Award Winning Alishan High Mountain Oolong | Eco-Cha Tea Club

May 06, 2016

Andy takes a stroll onto the highest tea garden on the hill above Zhangshuhu in Alishan Country.

The Alishan mountain range is the southernmost renowned place name of Taiwan's world famous High Mountain Oolong Tea. The Tropic of Cancer runs straight through this region, and this latitude offers an abundance of a unique quality of sunlight that is considered ideal for tea cultivation. The warmer, sunnier climate at high elevation is what has given the name Alishan its Oolong fame. Our source has worked closely with a handful of farmers in this region for years to cultivate and process a quality of tea that has won him numerous awards in various tea competitions of Central Taiwan.

The Farmers' Associations in the Alishan region have adjusted their competition standards in recent years from a very green, unroasted quality to a slightly mellowed, more balanced, full-bodied and minimally roasted quality. In our experience, when Qing Xin Oolong leaves cultivated at sufficient elevation (beginning at 1100m) and processed with skill and attention to achieve optimal oxidation, they are brought to their potential in quality and substance. These sufficiently oxidized leaves are further cured by a delicate roasting that brings out more subtle flavors and offers a mild, yet complex and exceptionally balanced brew.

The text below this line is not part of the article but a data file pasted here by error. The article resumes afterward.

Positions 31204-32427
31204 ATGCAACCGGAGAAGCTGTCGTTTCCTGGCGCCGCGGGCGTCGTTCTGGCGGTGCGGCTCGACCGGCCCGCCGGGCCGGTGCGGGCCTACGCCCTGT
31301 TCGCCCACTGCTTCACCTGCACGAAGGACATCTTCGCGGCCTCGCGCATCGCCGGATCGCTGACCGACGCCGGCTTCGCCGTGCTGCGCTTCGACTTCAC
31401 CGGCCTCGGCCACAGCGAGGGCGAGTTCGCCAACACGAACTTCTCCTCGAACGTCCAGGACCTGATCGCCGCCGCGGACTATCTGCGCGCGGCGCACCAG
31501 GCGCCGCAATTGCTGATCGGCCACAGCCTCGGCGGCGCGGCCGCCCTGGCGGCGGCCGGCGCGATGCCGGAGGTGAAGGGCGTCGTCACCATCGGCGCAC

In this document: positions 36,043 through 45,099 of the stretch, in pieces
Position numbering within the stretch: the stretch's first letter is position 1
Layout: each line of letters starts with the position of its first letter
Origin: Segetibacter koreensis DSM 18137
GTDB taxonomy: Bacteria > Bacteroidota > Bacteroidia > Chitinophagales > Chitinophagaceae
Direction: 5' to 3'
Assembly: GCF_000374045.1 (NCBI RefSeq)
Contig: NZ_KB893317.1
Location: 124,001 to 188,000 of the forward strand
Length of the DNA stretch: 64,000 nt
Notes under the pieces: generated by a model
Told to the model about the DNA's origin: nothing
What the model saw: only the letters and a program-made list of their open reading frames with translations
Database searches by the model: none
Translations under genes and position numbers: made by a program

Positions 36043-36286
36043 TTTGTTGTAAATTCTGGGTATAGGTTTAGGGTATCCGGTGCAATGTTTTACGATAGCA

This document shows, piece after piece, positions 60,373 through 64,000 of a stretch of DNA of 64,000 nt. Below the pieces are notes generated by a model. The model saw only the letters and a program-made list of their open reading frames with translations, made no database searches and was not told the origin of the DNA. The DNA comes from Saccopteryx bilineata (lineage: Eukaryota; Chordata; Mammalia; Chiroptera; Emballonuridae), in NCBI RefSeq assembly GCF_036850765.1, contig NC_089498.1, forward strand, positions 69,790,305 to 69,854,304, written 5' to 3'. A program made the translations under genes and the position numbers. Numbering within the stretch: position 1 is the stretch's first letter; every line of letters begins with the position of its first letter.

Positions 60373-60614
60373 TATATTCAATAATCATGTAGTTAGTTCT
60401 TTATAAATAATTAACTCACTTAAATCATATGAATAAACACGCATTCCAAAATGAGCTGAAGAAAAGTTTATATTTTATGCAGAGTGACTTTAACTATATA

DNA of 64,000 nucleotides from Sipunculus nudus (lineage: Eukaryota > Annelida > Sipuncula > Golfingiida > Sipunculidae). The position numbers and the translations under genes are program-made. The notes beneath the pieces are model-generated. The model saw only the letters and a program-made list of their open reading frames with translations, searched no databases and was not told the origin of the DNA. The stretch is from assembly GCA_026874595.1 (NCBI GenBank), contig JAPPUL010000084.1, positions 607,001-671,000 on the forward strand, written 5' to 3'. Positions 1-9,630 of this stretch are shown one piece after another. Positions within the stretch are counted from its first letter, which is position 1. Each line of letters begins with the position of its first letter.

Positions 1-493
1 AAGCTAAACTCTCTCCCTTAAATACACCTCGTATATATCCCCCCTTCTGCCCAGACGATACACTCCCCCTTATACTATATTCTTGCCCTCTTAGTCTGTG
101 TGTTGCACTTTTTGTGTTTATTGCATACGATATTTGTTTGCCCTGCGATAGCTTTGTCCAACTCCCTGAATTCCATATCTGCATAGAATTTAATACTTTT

Andy's snapshot from a tea factory window in Taihe, just down the hill from Zhangshuhu.

 

The initial wave of High Mountain Tea popularity that began over 20 years ago made the greener, minimally oxidized, unroasted type the the tea of choice. This was mainly due to marketing a product that is more easily produced in high volume, as it is less labor-intensive and requires less finesse to provide a consistent quality. Thanks to the tea professionals at the Tea Research And Extension Station in cooperation with local farmers' associations, recent trends have accentuated the special qualities of each tea producing region, based on their history and agricultural potential. We are confident in saying that the tea being made in the Alishan region by tea makers following the recently set standards of local competitions is superior to the commercialized greener oolongs with minimal oxidation and no post production roasting.

 

This batch of tea is made from Qing Xin Oolong tea leaves cultivated in the Alishan region and prepared for local competitions in Alishan and Meishan Townships. It is a combination of last winter's harvest from four separate high elevation tea gardens in the Alishan region. After receiving the competition results, our source uses the small amounts of surplus tea leaves from each entry that achieved awards to offer to his friends and local customers. He combines these remaining amounts of tea leaves of very similar quality and character and delicately roasts them to achieve a balanced flavor and consistency. The overall amount of this combined batch was just enough to share with our tea club members. This is why we created this exclusive tea club, to share these unique batches of premium quality tea that are just too small for public sale.